Local governments increasingly reply on charitable support to supplement their public service provision, particularly in subsectors where government funding is constrained. It is imperative, therefore, to assess the performance implications of these alternative service provision mechanisms. Utilizing a unique dataset of 82 large U.S. city park systems and informed by the theory of coproduction, we fill this gap by exploring the correlation between charitable support, measured as the total expenses of park-supporting charities in that city, and the performance of city park systems. We find a positive yet weak association between the expenses of park-supporting charities and the three indicators of park system performance: percentage parkland, public access to parks, and the number of playgrounds in parks. We conclude by discussing the wide array of public values these charities create beyond their financial contributions and advocating for a continuous assessment of their impact on public service performance.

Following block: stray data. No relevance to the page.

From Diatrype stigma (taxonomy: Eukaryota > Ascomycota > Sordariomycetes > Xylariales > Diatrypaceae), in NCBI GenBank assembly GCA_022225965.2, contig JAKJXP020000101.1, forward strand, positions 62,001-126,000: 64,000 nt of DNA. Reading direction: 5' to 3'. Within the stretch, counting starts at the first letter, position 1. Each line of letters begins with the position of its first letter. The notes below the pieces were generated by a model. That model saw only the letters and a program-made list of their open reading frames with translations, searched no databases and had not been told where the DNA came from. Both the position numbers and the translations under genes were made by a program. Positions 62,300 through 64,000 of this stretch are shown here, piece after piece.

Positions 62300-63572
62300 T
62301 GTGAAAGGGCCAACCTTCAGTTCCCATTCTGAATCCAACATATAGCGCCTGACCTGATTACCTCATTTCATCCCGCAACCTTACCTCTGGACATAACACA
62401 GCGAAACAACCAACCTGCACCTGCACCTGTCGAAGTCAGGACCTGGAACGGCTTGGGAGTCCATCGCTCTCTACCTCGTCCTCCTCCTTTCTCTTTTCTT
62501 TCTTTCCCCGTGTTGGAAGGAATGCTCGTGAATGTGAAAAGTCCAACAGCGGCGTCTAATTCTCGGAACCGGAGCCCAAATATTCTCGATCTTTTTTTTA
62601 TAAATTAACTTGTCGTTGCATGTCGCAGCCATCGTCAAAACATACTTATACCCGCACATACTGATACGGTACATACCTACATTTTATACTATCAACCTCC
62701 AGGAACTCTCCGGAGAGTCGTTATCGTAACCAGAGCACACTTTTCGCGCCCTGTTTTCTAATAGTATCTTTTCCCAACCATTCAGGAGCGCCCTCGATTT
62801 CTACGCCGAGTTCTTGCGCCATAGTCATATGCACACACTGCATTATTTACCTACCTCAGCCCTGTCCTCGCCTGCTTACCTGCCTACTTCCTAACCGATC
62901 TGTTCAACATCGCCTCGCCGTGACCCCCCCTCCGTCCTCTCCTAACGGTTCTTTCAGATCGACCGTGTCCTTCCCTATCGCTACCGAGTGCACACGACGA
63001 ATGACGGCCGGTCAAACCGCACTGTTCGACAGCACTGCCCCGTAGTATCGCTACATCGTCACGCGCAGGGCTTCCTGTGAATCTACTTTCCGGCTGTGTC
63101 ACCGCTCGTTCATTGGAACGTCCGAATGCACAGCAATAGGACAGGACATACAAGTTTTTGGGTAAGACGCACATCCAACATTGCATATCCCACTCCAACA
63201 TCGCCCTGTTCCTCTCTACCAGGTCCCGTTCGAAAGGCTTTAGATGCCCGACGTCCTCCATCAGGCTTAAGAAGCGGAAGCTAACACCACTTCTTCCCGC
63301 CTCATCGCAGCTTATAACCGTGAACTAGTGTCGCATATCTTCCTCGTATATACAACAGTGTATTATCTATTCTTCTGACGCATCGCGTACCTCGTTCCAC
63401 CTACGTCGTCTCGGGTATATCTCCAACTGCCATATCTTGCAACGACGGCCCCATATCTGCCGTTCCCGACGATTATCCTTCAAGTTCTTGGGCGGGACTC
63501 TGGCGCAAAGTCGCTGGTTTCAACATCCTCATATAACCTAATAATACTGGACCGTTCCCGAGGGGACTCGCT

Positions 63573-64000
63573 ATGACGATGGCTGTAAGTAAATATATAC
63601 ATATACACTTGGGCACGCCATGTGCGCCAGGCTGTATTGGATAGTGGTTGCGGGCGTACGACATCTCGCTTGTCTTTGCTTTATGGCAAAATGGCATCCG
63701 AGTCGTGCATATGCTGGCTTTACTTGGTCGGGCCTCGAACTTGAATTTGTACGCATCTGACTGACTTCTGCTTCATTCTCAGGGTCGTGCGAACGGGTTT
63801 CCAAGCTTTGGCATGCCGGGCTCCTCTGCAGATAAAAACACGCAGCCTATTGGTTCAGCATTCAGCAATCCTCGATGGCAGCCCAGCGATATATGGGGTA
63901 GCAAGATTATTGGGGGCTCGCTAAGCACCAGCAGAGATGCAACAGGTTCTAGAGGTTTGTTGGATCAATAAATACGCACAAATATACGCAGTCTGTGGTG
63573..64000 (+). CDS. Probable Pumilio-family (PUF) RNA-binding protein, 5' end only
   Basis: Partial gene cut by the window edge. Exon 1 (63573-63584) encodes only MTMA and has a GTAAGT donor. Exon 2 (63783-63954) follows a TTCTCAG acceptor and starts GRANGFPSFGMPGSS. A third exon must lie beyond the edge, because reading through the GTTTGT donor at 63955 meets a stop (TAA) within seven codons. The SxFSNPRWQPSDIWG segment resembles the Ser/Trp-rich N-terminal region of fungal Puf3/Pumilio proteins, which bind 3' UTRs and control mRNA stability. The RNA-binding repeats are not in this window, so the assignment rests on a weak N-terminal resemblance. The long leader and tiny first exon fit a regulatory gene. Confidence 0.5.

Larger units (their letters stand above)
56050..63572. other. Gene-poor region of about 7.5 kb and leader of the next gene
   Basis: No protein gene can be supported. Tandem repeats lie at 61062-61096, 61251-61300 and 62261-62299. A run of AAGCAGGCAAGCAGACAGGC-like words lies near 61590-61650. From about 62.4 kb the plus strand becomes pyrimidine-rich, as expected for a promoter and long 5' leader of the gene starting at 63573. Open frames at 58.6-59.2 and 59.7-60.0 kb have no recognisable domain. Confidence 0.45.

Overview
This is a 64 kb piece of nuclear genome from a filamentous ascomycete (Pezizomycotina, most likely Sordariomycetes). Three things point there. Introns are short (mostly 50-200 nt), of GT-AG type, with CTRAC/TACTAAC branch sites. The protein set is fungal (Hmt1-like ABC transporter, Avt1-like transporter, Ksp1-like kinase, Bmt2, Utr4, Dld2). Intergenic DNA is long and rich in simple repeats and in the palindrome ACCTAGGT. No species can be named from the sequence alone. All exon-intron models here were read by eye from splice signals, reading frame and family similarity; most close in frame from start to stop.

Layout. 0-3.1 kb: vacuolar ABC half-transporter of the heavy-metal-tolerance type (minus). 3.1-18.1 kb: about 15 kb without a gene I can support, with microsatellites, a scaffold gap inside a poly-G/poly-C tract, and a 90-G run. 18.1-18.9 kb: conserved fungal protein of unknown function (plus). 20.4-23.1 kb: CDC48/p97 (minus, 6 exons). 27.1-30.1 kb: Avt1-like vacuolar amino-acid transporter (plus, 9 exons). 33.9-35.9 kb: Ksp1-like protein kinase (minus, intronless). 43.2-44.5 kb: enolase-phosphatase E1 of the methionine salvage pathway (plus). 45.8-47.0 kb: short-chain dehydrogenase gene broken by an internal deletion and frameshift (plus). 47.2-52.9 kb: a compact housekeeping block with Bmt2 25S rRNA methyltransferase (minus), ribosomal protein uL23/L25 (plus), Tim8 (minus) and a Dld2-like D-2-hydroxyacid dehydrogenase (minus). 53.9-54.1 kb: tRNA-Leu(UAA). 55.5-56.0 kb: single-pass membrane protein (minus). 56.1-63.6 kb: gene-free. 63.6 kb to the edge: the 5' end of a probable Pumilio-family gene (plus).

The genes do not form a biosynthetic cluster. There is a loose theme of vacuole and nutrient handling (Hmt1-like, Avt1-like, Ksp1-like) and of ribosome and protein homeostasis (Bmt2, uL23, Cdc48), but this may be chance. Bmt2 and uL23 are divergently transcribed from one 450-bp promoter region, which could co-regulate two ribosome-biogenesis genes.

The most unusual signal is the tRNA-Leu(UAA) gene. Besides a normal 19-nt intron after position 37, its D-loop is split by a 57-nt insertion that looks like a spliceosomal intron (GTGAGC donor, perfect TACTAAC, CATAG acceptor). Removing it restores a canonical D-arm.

|Original language||English (US)|
|Title of host publication||Performance and Public Value in the ‘Hollow State’|
|Subtitle of host publication||Assessing Government-Nonprofit Partnerships|
|Publisher||Edward Elgar Publishing Ltd.|
|Number of pages||17|
|State||Published - Jan 1 2021|
Bibliographical notePublisher Copyright:
© Kelly LeRoux and Nathaniel S. Wright 2021.